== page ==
David Cohen Becomes the CIA’s ‘Financial Batman’

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Washington — In a reflection of the increasing role the U.S. Department of the Treasury is playing in clandestine operations, America’s “sanctions guru” was sworn in on February 9 as the country’s second-in-command spymaster.

David Cohen, whose appointment as deputy director of the CIA was announced in January, will be the highest-ranking Jew now in the spy agency’s hierarchy — but not the first to reach its upper heights. In 1995, President Clinton appointed John Deutch, a scientist and Energy Department official, to head the agency. Deutch served in this position less than two years.

As undersecretary of the Treasury for terrorism and financial intelligence, the position Cohen held until his CIA appointment, Cohen stood at the forefront of the battle to dry up the financial resources of ISIS. Experts see his new job as a mark of the importance that financial tracking has assumed in America’s national security infrastructure.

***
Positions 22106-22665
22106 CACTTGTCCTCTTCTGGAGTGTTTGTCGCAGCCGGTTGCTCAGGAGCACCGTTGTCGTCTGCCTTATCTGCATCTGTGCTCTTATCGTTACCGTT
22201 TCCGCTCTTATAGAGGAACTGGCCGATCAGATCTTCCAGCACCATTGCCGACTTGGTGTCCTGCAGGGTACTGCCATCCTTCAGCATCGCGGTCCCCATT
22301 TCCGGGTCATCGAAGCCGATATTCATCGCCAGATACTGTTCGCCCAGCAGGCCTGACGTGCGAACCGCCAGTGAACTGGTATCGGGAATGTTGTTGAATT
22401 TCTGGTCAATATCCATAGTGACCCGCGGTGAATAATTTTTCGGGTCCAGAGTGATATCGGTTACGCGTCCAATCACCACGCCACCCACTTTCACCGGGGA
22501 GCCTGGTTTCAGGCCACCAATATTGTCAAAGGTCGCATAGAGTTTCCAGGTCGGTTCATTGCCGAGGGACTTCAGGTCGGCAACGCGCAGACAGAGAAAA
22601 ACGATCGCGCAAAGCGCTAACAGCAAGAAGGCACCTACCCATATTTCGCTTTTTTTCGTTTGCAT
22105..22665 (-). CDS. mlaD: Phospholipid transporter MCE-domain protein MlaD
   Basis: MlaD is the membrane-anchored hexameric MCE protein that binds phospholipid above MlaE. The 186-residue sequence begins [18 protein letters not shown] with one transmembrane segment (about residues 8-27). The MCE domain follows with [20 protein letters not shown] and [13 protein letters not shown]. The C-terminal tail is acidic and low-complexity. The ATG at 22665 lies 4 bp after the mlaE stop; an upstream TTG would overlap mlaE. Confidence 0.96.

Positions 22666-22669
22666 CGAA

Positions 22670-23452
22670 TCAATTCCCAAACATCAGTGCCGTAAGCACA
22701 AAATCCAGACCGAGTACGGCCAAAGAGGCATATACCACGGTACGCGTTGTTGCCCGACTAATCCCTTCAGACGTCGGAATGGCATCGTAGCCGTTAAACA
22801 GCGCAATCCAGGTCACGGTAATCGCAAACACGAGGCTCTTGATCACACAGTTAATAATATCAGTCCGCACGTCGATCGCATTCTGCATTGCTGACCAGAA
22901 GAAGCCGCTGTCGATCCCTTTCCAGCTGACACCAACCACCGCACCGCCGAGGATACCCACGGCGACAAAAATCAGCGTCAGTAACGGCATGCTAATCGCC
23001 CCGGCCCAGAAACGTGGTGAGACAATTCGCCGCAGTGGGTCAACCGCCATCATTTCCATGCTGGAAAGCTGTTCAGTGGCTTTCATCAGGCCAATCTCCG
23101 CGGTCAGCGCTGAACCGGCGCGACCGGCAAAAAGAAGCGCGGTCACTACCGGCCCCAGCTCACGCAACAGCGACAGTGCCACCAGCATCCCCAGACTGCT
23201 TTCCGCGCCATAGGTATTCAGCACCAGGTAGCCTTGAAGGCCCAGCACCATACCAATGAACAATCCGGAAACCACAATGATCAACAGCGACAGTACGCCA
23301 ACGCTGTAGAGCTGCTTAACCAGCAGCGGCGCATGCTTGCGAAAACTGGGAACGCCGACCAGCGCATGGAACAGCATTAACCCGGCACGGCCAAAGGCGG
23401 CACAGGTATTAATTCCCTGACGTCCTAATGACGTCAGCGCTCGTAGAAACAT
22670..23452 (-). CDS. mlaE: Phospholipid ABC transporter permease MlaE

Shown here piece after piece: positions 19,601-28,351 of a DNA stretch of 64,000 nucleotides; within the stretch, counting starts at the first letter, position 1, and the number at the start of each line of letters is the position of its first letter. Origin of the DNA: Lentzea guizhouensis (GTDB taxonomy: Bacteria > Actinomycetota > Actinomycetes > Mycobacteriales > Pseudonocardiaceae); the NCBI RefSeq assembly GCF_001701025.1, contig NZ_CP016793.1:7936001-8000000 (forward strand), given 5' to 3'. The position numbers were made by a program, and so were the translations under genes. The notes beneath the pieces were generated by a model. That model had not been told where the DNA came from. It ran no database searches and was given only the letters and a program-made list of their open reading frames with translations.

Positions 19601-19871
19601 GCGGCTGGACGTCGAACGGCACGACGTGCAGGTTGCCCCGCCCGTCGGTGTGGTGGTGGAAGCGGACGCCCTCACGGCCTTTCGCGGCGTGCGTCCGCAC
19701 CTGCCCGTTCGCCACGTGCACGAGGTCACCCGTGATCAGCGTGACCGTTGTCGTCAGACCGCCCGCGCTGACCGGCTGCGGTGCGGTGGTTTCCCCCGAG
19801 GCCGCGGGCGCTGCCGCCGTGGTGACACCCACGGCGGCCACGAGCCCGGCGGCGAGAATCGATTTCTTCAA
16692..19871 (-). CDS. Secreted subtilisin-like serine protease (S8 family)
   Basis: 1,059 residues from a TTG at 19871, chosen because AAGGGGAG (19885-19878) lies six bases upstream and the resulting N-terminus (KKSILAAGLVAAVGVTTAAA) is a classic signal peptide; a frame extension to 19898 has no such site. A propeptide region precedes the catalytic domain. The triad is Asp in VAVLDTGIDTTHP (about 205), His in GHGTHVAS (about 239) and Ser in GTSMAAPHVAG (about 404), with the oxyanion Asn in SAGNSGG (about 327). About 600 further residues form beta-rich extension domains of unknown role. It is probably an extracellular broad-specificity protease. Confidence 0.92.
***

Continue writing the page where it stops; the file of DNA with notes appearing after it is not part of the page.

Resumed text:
“It reinforces the idea that Treasury, which has become a more intimate part of the intelligence, is conversant and relevant in all issues, from Iran and North Korea to Al Qaeda and ISIS,” said Juan Zarate, a Treasury and White House official during the second Bush administration who had focused on financial intelligence.

Colleagues in the Obama administration referred to Cohen as the “financial Batman,” who, armed with balance sheets and transaction ledgers, was out to get the bad guys. This description may overstate the excitement involved in closing financial taps that allowed rogue players on the international scene to thrive, but it also catches the important role played by Cohen and his team in modern intelligence warfare.

The idea of setting up an office within the Treasury Department to deal with counterterrorism was conceived shortly after the September 11 terror attacks. The operation has since grown into a massive division, with 700 employees charged with tracking terror financing and enforcing sanctions.

Cohen served as head of the office since 2011, and in the past year he has focused much of its work on battling the growing threat of ISIS. The role played by Cohen on this front is viewed as complementary to that of the troops fighting the war on the ground in Iraq and Syria. Cohen and his office have been tracking down the Islamic State’s financial resources, which include significant oil revenues as well as millions of dollars paid as ransom from countries seeking to free hostages held by the terrorists. The effort led by the Treasury is aimed at cracking down on the group’s oil sales and shutting down its means of..
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